Prioritizing and Implementing Inclusion
Leadership consultant and expert Norm Hull has been speaking in the education market for more than 30 years. Some of the most rewarding involvement for this past SYTA Youth Foundation trustee comes through his work with the SYF Silver Lining and Next Generation programs. Teach & Travel talked with Norm, who prefers using his first name, about the need to ensure inclusion leads youth travel.
How could educators ensure inclusion is a top travel priority?
Spend time thinking about your definition of inclusion and how the student perceives your actions. Decide on your definition and plan accordingly:
- Do you want students to know more about others and return feeling their circle of friends has grown and relationships strengthened?
- Is it acceptable for the same group of people to hang out together during travel?
- Is it OK to stay in the same pod every time we share a meal, get on the coach or break into tour groups?
- Will the sites and attractions you visit take into account what will excite, teach, and broaden the minds of all students?
Our country increasingly recognizes how presenting only one view of history creates a feeling of exclusion. Inclusion is a commitment to include perspectives that are discounted or omitted because of bias—unconscious and conscious. If inclusion isn’t a priority, you miss a great opportunity and one of the principles of being an educator.
How do you effectively speak to students, so they understand inclusion among peers and throughout their travels?
Words are kind, but I’ve found creating personal and group experiences are more practical to get to the students’ heads and hearts. If you’re only using words, I suggest including examples that relate to a student’s perspective.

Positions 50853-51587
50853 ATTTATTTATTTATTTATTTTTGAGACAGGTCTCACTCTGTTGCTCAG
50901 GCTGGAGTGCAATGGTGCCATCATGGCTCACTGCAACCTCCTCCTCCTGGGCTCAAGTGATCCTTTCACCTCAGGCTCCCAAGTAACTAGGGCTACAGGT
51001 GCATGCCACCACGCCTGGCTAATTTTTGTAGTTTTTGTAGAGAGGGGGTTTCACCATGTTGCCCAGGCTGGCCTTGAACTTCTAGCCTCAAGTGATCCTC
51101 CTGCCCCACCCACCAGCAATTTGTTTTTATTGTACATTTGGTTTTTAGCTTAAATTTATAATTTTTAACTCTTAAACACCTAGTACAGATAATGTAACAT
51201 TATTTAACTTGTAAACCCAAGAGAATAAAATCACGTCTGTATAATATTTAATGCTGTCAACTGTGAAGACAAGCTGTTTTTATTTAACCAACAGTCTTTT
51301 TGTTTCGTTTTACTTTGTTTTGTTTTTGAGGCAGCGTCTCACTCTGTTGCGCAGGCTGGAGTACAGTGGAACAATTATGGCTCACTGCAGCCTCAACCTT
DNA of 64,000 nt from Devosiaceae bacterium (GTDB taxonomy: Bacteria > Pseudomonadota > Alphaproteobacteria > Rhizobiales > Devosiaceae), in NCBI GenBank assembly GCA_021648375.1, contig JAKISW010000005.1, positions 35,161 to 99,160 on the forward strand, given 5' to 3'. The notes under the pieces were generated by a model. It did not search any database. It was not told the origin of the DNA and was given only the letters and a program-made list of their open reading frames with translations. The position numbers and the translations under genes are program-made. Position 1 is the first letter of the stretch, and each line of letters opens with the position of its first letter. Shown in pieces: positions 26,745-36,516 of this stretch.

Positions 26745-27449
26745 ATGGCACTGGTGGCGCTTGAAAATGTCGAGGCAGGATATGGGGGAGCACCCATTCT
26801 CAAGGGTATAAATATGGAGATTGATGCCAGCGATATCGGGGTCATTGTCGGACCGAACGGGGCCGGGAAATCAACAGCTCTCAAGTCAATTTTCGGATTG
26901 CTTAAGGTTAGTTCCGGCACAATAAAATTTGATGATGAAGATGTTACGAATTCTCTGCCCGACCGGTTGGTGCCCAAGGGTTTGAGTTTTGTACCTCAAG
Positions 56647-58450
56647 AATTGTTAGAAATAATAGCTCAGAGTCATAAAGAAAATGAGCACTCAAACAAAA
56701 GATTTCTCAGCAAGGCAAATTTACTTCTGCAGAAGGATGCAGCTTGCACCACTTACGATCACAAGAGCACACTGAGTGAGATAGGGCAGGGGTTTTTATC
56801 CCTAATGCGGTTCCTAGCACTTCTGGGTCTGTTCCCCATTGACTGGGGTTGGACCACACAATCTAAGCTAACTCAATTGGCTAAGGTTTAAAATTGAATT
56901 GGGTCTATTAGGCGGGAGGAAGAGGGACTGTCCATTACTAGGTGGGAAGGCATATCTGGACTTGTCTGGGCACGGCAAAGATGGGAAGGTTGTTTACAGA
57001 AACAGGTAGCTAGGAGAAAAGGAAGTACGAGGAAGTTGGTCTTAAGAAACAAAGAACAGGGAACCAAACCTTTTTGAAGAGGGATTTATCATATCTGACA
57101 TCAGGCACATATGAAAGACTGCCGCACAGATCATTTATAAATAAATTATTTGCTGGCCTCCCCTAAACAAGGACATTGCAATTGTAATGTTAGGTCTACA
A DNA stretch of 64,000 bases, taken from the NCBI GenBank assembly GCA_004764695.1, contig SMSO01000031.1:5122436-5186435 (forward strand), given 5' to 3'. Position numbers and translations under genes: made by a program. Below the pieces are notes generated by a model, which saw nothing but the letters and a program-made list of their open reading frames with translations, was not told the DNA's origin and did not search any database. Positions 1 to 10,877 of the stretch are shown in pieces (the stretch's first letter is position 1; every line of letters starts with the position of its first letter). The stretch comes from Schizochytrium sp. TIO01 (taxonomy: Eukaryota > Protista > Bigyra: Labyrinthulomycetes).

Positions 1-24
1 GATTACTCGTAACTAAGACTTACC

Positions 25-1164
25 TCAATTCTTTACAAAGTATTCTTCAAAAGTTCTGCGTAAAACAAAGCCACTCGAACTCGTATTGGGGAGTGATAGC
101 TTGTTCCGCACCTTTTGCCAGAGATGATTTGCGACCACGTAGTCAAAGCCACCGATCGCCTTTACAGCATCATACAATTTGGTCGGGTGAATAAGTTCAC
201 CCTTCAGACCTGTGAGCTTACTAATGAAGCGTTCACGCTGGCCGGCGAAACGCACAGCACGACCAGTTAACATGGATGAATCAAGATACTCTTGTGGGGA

“How many of you have seen a peer eating lunch alone or watched one of your classmates be excluded because of their looks, beliefs, or some other immature reason?”
This is an example of using words to help students understand the value of inclusion and the pain of exclusion. If words are the only tools you can use, I encourage you to paint pictures in students’ heads. Create the before and the after, including the solution in your words.
“How many of you will invite a classmate you don’t normally interact with to sit at your table—or are you willing to go ask to join them? Raise your hand if you want everyone to feel a part of this travel experience and you’re committed to making new friends.”
Your role is to provide opportunities for students to transfer beliefs into action. Remind them of their verbal commitment every time you board the motorcoach, share a meal and visit an attraction. Positive reinforcement and gentle reminders will create inclusive behaviors that, hopefully, become second nature. You’ll notice it falls on you, the educator, to turn words into action.
In what ways does traveling help students better understand inclusion?
I think it depends on the person leading the trip, because they have the power to design the experience.
I’ve been on trips where we “saw” a lot of great sites. But when the excursion was over, I felt no closer to those who were part of the experience. We were passive participants because of the structure of the journey, which left it up to us to take what we wanted from the experience, interact with who we like, and interpret others’ behaviors from the place of limited information.
Travel is a process. What provides substance depends on the person leading the experience, because not everyone is an extrovert, questioner or as willing to expand their comfort zone.
Going from one attraction to another is travel in the basic sense. What deepens the experience and offers more meaning is the learning, interaction, and expansion of our perspective that a facilitator or guide offers. Inclusion is an invitation to join a group, showcase another aspect that may be missed, and recognize that at times, you have to be willing to see the invisible.
Travel is the tool. It’s up to educators, guides and operators to show how it can be utilized to create better citizens of the world.
Edited by Sarah Suydam, Staff Writer for Teach & Travel.
This article originally appeared in the September 2020 issue of Teach & Travel.